The Wise Men and The Elders had forgotten all about The Man’s Story Boat, but then one day when they were out visiting an island on the next river over, they saw a Story Boat someone else had built.
“What a good idea.” they said “I wish we’d thought of something like that. We should get one of those.”
So they went home to plan how to do it.

The Man heard The Wise Men and The Elders were planning to build a Story Boat and he went along to speak to them.
“We already have a Story Boat.” he said “I built it, it sails every day.”
“Not like this Story Boat.” said The Wise Men, “This one will be bigger and probably have a flashing sign and maybe also a cake shop.”
“I know someone who can make signs.” said The Man, “Oh and a girl who runs this amazing cake shop.”
“Ah...well...we already know what kind of signs and cakes we want on the Story Boat.”
“Okay fine.” said The Man, “I could still help you with it. I’ve built a Story Boat before y’see.”
“Yes but have you built one like this?” said the Wise Men.
“Not exactly like that, no. But I understand how all the bits work...I’ve been sailing a Story Boat like this for a few years now. I’m sure I could help.”
“You're not the only one who can build Story Boat's y'know. Besides the one on the next river is a bit different...a bit more...professional.” said the Wise Men, “I think we should be asking them to help us. They really know what they’re doing.”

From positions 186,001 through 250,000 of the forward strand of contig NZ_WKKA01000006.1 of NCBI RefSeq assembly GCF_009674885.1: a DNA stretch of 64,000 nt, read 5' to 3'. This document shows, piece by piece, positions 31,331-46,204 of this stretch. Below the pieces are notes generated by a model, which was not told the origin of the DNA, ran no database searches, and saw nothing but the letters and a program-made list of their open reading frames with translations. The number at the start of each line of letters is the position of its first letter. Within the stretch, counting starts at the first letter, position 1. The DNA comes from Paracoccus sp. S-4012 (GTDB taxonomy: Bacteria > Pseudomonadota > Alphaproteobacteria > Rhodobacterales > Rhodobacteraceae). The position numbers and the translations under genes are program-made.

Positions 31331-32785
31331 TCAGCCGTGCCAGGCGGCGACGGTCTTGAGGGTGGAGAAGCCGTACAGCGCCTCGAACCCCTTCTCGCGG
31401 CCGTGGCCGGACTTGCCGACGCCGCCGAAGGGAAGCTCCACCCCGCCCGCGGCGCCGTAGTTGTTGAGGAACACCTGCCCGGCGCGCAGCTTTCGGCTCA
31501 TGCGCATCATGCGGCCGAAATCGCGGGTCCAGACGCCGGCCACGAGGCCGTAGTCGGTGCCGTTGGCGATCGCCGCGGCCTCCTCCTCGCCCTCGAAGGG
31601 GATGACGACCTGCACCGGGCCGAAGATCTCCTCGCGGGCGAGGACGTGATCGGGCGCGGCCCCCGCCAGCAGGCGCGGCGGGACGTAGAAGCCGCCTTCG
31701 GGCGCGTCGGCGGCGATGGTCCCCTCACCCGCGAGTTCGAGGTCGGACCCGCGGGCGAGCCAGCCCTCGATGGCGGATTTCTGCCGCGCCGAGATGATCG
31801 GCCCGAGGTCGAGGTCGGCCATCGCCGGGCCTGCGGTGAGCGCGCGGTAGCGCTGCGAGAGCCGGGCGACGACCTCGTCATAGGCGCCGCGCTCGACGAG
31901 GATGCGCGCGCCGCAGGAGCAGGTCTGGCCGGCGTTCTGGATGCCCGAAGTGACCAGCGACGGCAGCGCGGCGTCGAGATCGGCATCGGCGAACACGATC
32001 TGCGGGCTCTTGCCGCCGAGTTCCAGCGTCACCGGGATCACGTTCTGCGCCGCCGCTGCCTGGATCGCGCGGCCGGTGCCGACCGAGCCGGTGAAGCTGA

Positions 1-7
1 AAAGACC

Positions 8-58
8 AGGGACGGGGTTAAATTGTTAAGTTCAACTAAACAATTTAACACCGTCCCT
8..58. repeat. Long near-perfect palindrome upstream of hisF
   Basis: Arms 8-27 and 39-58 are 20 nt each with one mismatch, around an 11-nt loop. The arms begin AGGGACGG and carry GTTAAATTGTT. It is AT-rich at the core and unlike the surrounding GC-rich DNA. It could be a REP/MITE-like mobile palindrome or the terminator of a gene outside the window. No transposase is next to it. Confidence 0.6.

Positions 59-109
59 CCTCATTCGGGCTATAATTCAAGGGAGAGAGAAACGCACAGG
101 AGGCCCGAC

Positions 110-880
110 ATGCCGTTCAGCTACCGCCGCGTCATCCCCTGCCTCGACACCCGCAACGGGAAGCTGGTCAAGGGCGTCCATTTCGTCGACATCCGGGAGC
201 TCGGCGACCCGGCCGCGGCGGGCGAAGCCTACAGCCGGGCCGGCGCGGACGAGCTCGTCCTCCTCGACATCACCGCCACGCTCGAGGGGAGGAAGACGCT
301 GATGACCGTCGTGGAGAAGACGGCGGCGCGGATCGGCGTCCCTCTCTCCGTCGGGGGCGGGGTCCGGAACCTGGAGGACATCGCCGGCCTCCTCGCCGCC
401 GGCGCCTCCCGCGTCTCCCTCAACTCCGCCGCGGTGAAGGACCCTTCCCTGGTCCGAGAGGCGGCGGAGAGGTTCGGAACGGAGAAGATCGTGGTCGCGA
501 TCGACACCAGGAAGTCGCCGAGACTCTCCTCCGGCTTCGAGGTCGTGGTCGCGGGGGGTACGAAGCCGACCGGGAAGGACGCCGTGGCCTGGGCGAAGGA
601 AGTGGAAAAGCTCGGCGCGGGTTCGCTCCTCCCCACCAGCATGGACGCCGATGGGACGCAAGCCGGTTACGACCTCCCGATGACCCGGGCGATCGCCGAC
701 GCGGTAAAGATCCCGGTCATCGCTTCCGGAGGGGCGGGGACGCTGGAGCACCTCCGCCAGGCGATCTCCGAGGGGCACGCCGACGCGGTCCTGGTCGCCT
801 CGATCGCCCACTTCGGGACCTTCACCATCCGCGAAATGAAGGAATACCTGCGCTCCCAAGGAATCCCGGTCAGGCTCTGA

"Professional. Not sure how that's different from the people I pay to do it..."
"Oh yours is a really nice way of doing it," they said, "there's just a real quality to what they do."
"Right...but...the thing about Story Boats is that you really should get lots of people to help you do it...that’s how you get all the stories...that’s why people go on Story Boats...that’s what they like about them.”
“It’s also going to have special paintings done by the best artists in the country.” said the Elders.
“And railings made by the best ironmongers in the land!” said the Wise Men.
"People will come from miles around to sail on it!" said The Elders and The Wise Men. "This will really put our town on the map."
The Man decided not to bother mentioning all the artists and ironmongers in the village and went back to sailing his own boat.